Mary Ann Colclough nee Barnes was born in Middlesex, England in 1836. Mary Ann immigrated to New Zealand, arriving in Auckland in December 1857. The following year, Barnes sat her teacher's examination with the Auckland Education Board and received a first class first grade teaching certificate. She ceased teaching at the St Barnabus School following her marriage 9 May 1860 to Thomas Colclough. The life of Mrs Colclough is covered in Coleman's book, let us leap forward to her time at Thames.

School Life at The Thames:
In August 1873 Mrs Colclough came to Thames and took over as headmistress of the Kauaeranga Girls' School that was in the old Presbyterian church - at the corner of Rolleston and Richmond Streets, Shortland Town. The school had been started in 1868 by Mr McKee, then later became known as Kauaeranga Girls' School, although boys were also on the school roll.

Above: The first Presbyterian Church (x) far right, that was used by the Shortland School during the week. Later used as Kauaeranga Girls School before a new building was constructed on corner of Sandes and Richmond Street.

Mrs Colclough was well received by the people of Thames. The Daily Southern Cross 14 August 1873, reported that children and parents alike were taken with their new headmistress. While attendance dropped from 250 to 150 of late, this was due to several epidemics, rather than a reflection of the education on offer. (report below)


Colclough appears as a hard worker, willing to travel to support her family and unfortunately not unfamiliar with money problems as a result of her moves, bankruptcy was an ongoing threat. Sadly new payment schedules for country teachers coincided with Colclough's move to the new school, not helped by the sudden drop in attendance. So the amount of money she was promised by the board never eventuated, and she was lowly paid compared to her counterparts in larger urban schools.

The Kauaeranga School and Mrs Colclough made the headlines in December 1873, when there was discussion over her stance of sending a pupil home because they did not have shoes. It was apparently a Board of Education ruling, but not always strictly adhered to if the child was otherwise cleanly dressed. Headmistress Colclough argued that the child was ashamed to come to school and that all parents in Shortland should be able to afford suitable shoes for their children.

In the Thames Advertiser 3 April 1874, Colclough advertised night classes for young ladies, particularly aimed at those who wanted to become teachers. This may have been an act to try and earn some extra money, for at the end of the month she had been forced to file for insolvency.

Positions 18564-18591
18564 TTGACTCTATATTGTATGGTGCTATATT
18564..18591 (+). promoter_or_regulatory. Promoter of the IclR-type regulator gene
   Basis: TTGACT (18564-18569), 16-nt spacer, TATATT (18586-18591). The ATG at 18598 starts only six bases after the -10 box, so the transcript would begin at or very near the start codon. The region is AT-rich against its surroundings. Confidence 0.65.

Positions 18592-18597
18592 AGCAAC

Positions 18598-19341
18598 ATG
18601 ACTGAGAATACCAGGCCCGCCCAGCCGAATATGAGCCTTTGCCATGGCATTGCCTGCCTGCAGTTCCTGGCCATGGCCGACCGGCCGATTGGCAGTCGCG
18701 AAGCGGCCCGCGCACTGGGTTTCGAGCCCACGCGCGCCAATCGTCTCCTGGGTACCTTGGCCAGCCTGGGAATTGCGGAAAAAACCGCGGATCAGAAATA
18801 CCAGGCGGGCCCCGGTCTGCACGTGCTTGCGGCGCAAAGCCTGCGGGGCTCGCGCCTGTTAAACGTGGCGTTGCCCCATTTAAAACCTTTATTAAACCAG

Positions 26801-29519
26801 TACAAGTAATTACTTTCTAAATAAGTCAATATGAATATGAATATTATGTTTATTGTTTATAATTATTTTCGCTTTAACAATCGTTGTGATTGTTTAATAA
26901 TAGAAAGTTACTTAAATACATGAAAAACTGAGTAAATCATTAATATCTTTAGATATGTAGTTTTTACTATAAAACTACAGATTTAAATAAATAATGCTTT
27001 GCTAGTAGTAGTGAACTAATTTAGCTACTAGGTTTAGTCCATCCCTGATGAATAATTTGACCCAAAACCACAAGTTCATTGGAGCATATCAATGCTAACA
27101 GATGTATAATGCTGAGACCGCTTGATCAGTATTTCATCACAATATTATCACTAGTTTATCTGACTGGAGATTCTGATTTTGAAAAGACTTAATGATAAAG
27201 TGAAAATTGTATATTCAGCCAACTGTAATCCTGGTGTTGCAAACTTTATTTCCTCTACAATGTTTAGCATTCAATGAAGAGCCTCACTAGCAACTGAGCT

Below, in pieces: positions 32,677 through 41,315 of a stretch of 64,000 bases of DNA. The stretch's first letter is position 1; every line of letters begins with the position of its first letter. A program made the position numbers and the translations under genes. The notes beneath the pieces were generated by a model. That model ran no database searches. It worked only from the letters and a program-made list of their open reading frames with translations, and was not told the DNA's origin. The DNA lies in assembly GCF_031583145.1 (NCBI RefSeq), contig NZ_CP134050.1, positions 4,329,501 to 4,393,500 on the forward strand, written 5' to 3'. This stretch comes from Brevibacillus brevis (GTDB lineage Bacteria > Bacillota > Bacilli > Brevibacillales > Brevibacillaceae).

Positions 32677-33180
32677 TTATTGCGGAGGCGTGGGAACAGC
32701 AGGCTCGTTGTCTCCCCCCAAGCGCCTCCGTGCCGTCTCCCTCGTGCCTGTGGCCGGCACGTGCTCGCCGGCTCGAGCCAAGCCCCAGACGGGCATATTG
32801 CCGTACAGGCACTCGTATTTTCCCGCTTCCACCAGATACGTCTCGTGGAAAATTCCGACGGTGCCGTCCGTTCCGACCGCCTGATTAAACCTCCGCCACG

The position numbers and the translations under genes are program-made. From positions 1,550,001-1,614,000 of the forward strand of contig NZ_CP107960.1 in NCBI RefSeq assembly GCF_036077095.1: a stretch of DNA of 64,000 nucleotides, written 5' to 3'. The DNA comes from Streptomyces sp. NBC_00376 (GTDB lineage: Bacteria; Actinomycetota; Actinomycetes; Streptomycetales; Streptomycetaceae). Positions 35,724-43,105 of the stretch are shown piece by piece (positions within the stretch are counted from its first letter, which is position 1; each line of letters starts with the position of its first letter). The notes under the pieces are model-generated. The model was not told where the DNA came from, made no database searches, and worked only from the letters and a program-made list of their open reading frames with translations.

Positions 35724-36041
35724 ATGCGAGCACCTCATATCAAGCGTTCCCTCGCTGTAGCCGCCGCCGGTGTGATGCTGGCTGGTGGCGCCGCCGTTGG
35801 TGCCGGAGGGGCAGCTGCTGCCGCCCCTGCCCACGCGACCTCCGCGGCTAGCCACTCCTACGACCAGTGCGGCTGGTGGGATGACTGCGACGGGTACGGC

Following the bankruptcy proceedings things turned from bad to worse for Mary Ann, and the School Board sought to dismiss her - she in return felt they had discredited her name.  In the Thames Advertiser 31 August 1874, barely a year since this talented lady/teacher came to the school, she was dismissed from her position. The paper quoted Colclough's version of events and her sad financial state. The next replacement teacher would be Miss Frances Haselden, who went onto have a long association with the Kauaeranga Girls aka Sandes Street School. (Further background in the Thames Advertiser 2 September 1874 on Colclough)

Mrs Colclough aka Polly Plum:
The women's right activist side of Mrs Colclough is fully documented in the book by Jenny Coleman, it appears that she really was a trendsetter, that was ahead of her time - laying the groundwork for later women such as the suffragettes. Mary Ann spoke/lectured at venues around New Zealand and in Australia.While the papers are full of letters to the editor and other correspondence from 'Polly Plum' on the rights of women and their standing within the family and community.

How was Polly viewed by the locals? Feedback to the papers was often very unfavourable. Tommy wrote to the editor of the Thames Advertiser 2 September 1874, and reminded Polly Plum to not be so proud and remember she was a woman! The Thames Star kept up to date with Mrs Colclough's lectures and reported fairly the content she had presented. For instance in Melbourne her lectures on women's status were seemingly well received. (Thames Star 25 November 1874)
  
The Final years:
The Thames Advertiser 10 March 1885, announced the death of Mrs Colclough at Picton, aged just 49 years of age. Mary Ann had two children, Willie and Lulu.

PRESS, VOLUME XLI, ISSUE 6081, 13 MARCH 1885

The book by Jenny Coleman "Polly Plum A Firm and Earnest Woman's Advocate, Mary Ann Colclough 1836-1885" is available at the Thames District Libraries and libraries throughout New Zealand.